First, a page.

This study explores the history of physician-patient relationships, especially as it relates to the ascendancy of science in medicine. The book begins by describing traditional physician-patient relationships in the 18th century. The focus, however, is on the "modern" doctor (beginning in the 1880's) and the "postmodern" doctor (beginning in the 1950's).

The author describes the transition from modern to postmodern doctor and a corresponding transition from modern to postmodern patient. A "sympathetic alliance" between physician and patient was essentially a development of the modern period (1880's - 1950's).


This is a concise and clearly written history of physician-patient relationships. The received view of the traditional doctor and his compliant and trusting patient is actually a product of the modern period, during which scientific developments enhanced patients' faith in medicine and physicians cultivated "bedside manners."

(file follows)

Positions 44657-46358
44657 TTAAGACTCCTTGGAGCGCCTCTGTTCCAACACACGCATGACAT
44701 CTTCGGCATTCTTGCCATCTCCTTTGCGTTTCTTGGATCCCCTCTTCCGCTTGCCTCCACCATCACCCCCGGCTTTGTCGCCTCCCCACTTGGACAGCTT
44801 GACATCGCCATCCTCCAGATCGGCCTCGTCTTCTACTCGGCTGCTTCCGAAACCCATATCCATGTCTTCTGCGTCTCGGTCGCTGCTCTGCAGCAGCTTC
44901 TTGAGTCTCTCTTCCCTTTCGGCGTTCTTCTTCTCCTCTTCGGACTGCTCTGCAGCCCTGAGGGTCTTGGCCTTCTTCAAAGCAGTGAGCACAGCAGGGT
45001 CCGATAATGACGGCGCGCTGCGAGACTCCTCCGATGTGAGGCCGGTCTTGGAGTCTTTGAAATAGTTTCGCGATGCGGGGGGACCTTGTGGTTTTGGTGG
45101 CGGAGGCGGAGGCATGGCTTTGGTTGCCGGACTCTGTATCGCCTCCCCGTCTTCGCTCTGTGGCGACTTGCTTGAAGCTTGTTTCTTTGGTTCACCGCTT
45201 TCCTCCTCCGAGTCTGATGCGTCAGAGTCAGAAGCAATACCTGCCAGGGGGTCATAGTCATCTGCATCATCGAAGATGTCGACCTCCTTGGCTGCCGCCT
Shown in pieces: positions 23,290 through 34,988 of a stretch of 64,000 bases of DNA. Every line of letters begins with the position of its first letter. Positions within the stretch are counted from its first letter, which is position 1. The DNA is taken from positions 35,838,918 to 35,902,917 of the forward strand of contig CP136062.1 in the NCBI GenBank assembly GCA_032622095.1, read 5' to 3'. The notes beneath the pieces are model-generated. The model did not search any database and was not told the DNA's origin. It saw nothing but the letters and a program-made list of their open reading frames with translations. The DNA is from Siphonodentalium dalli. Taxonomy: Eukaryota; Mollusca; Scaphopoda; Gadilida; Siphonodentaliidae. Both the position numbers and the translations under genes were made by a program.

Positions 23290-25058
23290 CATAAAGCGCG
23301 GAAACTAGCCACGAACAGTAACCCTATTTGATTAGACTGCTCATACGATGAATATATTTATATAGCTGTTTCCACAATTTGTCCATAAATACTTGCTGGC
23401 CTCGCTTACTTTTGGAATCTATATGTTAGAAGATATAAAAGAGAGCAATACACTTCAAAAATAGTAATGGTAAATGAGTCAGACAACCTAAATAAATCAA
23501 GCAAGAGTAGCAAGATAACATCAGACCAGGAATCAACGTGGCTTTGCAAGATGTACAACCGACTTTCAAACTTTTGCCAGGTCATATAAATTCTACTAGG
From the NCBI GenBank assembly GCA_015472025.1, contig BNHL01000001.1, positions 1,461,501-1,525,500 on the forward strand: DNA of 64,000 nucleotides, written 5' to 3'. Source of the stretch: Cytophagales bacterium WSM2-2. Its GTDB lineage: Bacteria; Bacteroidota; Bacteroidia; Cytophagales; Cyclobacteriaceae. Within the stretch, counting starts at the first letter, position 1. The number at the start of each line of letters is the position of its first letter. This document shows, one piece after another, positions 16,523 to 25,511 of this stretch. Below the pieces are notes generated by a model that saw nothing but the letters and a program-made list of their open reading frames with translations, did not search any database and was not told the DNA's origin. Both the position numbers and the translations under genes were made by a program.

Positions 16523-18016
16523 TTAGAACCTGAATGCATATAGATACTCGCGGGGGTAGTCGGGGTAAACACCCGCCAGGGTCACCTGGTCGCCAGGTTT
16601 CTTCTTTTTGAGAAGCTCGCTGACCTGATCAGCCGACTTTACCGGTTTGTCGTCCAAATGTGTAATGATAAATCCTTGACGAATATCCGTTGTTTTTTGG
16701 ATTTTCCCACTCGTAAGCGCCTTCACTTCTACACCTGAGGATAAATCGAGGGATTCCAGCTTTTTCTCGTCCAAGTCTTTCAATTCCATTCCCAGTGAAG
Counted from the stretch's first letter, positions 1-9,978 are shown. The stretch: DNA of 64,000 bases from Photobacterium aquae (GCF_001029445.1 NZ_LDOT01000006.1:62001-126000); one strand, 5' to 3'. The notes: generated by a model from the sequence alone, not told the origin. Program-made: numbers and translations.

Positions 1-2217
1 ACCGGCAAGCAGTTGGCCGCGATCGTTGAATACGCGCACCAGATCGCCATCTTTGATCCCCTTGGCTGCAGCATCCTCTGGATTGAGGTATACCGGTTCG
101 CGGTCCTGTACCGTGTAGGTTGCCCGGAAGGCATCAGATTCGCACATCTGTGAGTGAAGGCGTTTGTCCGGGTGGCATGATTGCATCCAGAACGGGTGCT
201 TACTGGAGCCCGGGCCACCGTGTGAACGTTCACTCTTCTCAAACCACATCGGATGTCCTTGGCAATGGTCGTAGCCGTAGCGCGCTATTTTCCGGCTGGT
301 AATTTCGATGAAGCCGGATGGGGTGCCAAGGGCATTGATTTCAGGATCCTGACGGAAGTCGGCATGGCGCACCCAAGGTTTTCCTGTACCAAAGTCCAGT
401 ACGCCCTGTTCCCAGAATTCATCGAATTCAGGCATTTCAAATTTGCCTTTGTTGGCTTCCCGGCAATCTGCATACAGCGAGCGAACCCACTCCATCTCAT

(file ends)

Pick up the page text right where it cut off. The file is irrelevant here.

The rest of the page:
In the last 30 years, faith in medicine has been undermined, despite the fact that technology has made it ever more powerful. At the same time, physicians have turned their attention away from patients as persons. These factors have led to the development of the postmodern doctor-patient relationship. Sections of "Bedside Manners "could be very useful in presenting these issues in medical humanities courses.


Edward Shorter is the History of Medicine Hannah Professor in the Faculty of Medicine at the University of Toronto.


Simon & Schuster

Place Published

New York



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